DC Legislation Worth Supporting, Nearby Ignorance Remains in Richmond

The DPC Coalition continues efforts to fix HSA hurdles in DC.  For those interested, check out this video out of House Health Ways and Means Committee hearing.  Testimony on DPC from Rep. Erik Paulsen (R-MN) starts at around the 15:05 mark and continues until around 20:10.  He specifically mentions DPC at section 17:15 (in the context of making it HSA eligible), and then again in more detail from 19:00 - 19:50.  For ongoing updates, follow the Direct Primary Care Coalition.  

From Jay Keese of the DPC Coalition:  "Rep. Paulsen and Senate Finance Committee Chairman Orrin Hatch (R-UT) are the authors of the Health Savings Act, H.R. 4469/S.2499.  Sections 206 and 603 contain language that would clarify to the IRS that HSAs are compatible with DPC.  S. 1989, the bipartisan Primary Care Enhancement Act, contains the same language.  In addition to Rep. Paulsen’s testimony on the DPC HSA fix, Rep. Mike Thompson (D-CA) and Rep. Charles Boustany (R-LA) testified on H.R. 2911, the Small Business Healthcare Relief Act, which would eliminate a $100 per employee per day fine the ACA can impose on small employers under 50 not subject to the ACA mandates who want to offer DPC without insurance."  For more details on these complicated tax hurdles, see my detailed discussion here.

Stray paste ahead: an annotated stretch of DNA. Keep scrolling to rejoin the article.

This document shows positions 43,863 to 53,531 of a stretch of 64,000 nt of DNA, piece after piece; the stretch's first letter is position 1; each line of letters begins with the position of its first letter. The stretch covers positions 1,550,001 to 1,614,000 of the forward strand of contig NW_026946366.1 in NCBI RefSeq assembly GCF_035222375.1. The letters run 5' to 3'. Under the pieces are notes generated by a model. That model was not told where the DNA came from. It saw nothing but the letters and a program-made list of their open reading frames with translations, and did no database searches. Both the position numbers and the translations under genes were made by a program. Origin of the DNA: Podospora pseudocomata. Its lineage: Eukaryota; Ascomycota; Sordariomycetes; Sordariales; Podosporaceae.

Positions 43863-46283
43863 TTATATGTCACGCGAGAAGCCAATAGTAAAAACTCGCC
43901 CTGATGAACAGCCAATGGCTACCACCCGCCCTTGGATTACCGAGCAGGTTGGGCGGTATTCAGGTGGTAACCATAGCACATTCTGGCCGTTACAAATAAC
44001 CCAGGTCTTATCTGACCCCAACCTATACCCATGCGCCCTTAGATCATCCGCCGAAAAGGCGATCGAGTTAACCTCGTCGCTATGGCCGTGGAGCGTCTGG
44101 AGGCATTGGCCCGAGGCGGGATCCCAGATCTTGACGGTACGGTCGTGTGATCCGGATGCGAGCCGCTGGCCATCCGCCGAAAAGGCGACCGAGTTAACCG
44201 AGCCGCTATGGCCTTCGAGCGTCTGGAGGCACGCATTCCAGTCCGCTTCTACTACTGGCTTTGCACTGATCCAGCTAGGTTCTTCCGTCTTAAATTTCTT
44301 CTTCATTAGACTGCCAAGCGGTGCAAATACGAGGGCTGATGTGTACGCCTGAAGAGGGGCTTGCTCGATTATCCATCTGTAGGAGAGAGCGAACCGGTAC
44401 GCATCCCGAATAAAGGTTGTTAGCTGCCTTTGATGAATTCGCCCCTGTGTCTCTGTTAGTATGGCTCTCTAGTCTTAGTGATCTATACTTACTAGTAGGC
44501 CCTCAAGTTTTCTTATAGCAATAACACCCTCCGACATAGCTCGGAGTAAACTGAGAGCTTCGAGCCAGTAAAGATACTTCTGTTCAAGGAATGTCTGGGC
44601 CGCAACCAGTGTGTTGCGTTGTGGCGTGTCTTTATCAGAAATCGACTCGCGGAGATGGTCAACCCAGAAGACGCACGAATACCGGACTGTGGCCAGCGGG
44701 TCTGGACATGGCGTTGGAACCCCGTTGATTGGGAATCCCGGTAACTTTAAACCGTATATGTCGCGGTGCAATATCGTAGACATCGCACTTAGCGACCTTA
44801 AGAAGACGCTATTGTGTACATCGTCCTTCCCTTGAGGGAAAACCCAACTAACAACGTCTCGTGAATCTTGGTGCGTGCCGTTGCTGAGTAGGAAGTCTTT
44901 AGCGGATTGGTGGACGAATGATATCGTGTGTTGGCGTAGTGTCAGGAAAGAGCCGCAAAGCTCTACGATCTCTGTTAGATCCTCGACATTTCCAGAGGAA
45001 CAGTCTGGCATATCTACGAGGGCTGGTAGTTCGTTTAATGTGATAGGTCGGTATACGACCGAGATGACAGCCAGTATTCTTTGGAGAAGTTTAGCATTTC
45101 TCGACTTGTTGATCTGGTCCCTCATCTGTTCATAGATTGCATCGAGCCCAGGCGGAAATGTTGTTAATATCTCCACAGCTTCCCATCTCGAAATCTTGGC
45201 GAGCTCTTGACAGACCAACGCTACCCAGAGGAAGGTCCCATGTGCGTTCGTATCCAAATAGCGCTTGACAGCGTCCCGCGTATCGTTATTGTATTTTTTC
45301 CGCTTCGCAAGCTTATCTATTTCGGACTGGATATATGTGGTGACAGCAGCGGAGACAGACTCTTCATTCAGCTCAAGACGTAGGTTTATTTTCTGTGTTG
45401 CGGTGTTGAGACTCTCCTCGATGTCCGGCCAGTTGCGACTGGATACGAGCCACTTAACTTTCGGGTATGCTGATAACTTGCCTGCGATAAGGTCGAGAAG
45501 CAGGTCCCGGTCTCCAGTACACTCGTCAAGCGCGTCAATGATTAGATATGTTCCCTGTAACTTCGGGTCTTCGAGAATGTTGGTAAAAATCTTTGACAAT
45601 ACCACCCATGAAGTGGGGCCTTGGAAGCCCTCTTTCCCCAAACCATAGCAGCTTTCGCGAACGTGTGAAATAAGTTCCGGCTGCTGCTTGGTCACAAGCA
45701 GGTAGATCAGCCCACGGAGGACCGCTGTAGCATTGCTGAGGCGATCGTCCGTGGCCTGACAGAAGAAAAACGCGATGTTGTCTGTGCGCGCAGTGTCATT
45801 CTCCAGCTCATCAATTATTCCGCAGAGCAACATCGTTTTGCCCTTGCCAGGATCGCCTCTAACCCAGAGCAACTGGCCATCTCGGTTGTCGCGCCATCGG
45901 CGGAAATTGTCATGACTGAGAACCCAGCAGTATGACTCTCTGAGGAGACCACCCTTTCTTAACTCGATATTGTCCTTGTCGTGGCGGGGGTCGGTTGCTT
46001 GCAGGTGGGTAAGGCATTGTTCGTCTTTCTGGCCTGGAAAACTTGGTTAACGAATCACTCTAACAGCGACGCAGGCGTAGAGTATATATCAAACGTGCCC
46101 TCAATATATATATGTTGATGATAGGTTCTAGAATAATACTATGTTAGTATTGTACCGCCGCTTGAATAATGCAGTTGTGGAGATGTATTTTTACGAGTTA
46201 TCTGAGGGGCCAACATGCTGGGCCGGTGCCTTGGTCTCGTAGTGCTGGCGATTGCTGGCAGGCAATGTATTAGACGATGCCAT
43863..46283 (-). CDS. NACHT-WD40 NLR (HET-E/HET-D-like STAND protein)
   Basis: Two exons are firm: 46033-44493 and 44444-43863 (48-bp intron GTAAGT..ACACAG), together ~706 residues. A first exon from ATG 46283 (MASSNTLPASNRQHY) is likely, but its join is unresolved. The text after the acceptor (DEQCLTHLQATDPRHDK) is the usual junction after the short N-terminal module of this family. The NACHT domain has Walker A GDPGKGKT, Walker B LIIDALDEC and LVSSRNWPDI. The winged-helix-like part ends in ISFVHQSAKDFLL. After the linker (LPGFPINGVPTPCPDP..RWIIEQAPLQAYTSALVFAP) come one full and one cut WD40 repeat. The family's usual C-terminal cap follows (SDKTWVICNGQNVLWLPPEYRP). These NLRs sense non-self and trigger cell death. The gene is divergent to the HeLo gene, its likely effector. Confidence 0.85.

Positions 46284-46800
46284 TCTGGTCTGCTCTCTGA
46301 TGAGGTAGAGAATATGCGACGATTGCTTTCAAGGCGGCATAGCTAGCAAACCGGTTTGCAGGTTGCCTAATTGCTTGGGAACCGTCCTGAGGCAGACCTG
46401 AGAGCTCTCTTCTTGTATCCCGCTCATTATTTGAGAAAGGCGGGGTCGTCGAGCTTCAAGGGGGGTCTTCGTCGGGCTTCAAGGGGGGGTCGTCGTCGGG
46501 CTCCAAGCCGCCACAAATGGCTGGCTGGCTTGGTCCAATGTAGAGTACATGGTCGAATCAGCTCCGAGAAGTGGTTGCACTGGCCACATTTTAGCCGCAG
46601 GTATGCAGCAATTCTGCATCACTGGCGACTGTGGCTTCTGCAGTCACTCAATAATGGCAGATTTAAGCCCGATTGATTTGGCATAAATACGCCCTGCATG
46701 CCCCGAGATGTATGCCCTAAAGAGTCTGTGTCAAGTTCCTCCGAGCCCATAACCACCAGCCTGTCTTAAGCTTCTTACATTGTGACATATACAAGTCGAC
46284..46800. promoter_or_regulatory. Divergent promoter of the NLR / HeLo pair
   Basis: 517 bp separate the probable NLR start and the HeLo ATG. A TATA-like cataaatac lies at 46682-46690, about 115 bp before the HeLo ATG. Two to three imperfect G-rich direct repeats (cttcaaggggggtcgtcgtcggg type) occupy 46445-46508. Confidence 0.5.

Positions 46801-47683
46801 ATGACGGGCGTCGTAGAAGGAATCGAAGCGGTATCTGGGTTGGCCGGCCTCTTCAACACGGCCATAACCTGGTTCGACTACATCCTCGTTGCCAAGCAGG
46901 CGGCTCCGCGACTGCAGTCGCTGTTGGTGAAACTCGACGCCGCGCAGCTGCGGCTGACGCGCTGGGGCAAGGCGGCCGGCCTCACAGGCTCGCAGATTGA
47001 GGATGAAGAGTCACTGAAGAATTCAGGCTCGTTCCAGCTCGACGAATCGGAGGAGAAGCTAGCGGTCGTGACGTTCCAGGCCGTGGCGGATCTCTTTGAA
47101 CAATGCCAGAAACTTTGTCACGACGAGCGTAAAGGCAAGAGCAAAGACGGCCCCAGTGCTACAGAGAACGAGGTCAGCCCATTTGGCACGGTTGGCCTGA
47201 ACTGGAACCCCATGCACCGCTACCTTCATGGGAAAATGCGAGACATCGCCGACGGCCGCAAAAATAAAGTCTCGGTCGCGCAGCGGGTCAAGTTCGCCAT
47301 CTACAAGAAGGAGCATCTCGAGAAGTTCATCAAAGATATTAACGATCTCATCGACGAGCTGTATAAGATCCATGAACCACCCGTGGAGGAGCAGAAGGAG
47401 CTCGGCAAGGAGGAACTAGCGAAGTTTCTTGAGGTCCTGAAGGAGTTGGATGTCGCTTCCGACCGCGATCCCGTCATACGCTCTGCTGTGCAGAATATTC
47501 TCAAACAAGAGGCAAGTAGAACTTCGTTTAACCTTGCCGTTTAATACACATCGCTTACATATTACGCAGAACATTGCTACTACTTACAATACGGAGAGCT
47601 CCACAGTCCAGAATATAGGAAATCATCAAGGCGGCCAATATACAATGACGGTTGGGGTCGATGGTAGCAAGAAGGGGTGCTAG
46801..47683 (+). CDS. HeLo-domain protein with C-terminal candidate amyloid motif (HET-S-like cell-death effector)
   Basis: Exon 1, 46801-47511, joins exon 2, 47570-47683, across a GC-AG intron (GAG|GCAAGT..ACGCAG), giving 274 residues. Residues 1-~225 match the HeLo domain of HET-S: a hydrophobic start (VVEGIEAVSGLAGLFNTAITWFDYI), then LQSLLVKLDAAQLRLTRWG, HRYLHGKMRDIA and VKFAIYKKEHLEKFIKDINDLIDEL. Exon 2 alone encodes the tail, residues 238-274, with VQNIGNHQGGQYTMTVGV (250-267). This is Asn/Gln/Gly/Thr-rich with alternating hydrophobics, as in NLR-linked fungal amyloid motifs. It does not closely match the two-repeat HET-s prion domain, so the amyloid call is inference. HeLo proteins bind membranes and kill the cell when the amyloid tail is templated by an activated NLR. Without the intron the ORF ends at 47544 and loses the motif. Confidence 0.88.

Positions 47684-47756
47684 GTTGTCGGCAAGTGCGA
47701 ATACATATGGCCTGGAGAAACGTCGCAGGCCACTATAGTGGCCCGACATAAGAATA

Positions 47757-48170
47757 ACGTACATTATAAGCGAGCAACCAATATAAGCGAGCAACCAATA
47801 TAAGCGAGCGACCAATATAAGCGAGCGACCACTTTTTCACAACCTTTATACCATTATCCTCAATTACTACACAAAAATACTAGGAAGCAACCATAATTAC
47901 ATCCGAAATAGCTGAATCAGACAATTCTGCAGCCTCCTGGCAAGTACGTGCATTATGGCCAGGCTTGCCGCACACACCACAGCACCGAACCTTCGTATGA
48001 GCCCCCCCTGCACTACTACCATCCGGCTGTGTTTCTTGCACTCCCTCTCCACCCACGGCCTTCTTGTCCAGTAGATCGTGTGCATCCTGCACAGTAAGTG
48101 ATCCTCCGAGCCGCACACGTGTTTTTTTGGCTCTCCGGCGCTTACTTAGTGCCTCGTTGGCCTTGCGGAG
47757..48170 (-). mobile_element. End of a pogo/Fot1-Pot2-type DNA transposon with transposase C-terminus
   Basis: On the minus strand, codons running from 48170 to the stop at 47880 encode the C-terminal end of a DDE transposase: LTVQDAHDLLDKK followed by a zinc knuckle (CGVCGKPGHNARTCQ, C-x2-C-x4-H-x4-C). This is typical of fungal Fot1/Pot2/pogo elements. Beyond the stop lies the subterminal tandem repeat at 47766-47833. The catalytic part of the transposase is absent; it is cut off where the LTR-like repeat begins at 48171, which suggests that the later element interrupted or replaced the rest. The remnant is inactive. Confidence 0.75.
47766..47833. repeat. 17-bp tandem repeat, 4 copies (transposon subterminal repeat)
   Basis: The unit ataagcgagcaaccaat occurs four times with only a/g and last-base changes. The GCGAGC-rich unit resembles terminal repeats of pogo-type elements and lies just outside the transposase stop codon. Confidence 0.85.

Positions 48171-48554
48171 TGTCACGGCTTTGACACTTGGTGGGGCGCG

Virginia Governor Terry McAuliffe "Governor McAuliffe Vetoes Legislation Exempting Direct Primary Care Agreements from Health Insurance Laws and Regulations" Gov McAuliffe, an attorney (an inactive member of the DC bar and not a member of the Virginia bar) joins the ranks of the ignorant opposition along with Montana Governor Bullock.  They have the distinction of being the only governors to veto DPC legislation (I covered Governor Bullock's blunder here.)  

Consider this statement from McAuliffe "A direct primary care agreement is merely a stop-gap measure in a time when bolder steps are needed.  Not only would a product like this deter an individual from purchasing health insurance, it would still not cover any catastrophic care or chronic conditions requiring a specialist."  By it's nature this statement represents an admission that DPC is NOT insurance, yet Gov McAuliffe veto's a law designed to clarify that DPC is not insurance while claiming that the law would create confusion! 

News Flash to Gov McAuliffe - DPC is ALREADY LEGAL in Virginia!  DPC practices are already operating in Virginia!  Your veto makes the model more confusing for patients, and legally more expensive for physicians. The next time you explain your veto, try being honest - I vetoed this legislation because the insurance companies were against it, because it achieves price transparency that could lead to more informed health consumers (my investments were focused on the dead rather than the living), and because as an attorney and non-physician I genuinely do not know the first thing about primary care, especially direct primary care.

Governor McAuliffe should be aware that the out of state union money that financed much of his campaign is actually in favor of DPC, so while this might make his insurance donors happy, the unions might be giving him an earful during the next fundraising cycle when their health plans are failing.  As a democrat, you just vetoed a bipartisan bill on a subject that was supported in the ACA. What were you thinking?